Indeed, dark energy appears to be evenly distributed in space, as seen in the clusters.

Above: X-rays of galaxy clusters, below optical images of the same clusters. Credit:

Observations with the German eROSITA X-ray telescope in space seem to indicate that dark energy is evenly distributed in space, just as astronomers already thought. Three quarters of all the mass energy of the universe is formed by this mysterious dark energy, the rest is dark matter (20% and ordinary matter (5%). In the late 1920s, Hubble and Lemaître discover that the universe is expanding and discovers in 1998 two independent teams that the universe accelerated expansion, something dark energy with a kind of anti-gravity is responsible for. More than a hundred years ago, Einstein said that there was something that could counteract the gravitational pull of matter in the universe, something he called the cosmological constant (Λ, Lambda). In 1998 it was proposed that dark energy is nothing more than this cosmological constant and is evenly distributed in space and constant in time, a discovery for which they were awarded the Nobel Prize in 2011. The same cannot be said for dark matter, which is very irregularly distributed, with concentrations in the halos around galaxies and lower densities in the voids between (clusters of) galaxies.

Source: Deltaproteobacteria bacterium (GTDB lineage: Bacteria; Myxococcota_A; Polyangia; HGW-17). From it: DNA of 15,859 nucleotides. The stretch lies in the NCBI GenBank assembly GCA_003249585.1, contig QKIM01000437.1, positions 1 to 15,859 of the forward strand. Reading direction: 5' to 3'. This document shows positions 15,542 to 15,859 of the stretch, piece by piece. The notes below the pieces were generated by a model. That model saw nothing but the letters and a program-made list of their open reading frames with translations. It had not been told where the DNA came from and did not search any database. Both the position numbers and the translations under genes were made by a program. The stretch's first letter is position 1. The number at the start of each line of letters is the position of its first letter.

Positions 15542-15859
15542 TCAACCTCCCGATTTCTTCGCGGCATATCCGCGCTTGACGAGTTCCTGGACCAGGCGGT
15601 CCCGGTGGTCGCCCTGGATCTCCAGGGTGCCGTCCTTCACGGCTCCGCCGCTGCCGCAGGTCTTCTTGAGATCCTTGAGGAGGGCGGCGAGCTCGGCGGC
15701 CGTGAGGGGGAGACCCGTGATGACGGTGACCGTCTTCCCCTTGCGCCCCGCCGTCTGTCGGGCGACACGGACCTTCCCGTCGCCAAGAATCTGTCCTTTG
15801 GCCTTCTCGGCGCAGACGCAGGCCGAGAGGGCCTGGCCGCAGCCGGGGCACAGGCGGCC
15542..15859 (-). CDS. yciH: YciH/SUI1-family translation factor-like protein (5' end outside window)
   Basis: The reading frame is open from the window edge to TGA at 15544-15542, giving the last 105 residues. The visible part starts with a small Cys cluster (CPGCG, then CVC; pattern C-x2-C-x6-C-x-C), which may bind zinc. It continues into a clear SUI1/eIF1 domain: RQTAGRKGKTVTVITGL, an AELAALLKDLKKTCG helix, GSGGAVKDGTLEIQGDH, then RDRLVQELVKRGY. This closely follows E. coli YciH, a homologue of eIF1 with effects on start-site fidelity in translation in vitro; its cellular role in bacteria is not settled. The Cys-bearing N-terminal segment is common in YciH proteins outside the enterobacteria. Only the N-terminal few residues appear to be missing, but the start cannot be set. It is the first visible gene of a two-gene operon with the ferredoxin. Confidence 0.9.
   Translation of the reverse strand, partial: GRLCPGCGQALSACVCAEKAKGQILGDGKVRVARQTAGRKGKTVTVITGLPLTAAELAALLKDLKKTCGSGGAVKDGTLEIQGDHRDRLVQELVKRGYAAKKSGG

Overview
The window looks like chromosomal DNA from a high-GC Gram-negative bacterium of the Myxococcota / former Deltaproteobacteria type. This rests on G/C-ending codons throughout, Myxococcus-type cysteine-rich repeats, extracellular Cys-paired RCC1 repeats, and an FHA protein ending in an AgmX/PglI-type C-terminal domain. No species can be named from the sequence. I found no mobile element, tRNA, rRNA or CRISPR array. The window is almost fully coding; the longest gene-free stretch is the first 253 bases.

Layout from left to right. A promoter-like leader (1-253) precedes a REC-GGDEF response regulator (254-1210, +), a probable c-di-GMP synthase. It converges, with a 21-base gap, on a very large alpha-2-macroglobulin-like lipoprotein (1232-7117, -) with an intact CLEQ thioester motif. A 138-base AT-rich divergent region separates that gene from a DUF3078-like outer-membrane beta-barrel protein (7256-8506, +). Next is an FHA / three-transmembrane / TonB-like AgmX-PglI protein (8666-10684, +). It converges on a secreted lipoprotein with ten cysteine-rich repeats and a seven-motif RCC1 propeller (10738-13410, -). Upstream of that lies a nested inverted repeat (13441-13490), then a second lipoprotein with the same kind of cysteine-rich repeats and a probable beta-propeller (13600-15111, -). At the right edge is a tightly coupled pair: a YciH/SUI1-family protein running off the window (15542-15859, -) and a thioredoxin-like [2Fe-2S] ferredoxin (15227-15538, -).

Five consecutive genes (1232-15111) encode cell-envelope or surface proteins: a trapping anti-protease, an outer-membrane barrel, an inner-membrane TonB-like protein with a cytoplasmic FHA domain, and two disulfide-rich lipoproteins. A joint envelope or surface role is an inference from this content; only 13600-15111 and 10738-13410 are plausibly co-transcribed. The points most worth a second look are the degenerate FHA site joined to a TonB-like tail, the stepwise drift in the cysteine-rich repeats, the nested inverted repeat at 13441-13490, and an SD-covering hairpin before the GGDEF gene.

But is this dark energy really as evenly distributed as claimed? This is what I-Non Chiu (Taiwan University) and his colleagues wondered, and to find out they started studying galaxy clusters in the universe. Dark energy antigravity does not work on the small scale of stars and galaxies, but on the very large scale of galaxy clusters and the universe itself. That’s why they started looking at clusters, which have masses of 10^13 to 10^15 times that of the sun, very large masses. Together with the aforementioned eROSITA space telescope, which was launched in 2019, they have, as part of the ‘Final Equatorial Depth Survey eROSITA (eFEDS)’ imaged clusters of galaxies. They found 500 of these clusters, which dated back ten billion years in time. When data from eFEDS were combined with data from the ‘Hyper Suprime-Cam Subaru Strategic Program‘ they could see what influence dark energy had on these clusters. It turned out that 76% of the total energy of the mass is formed by dark energy and that it is evenly distributed in space and remains constant over time, as claimed in 1998.

More information can be found in the article by I-Non Chiu et al, Cosmological Constraints of Galaxy Clusters and Groups in the Final Equatorial Depth Survey eROSITA, Royal Astronomical Society Monthly Notices (2023).



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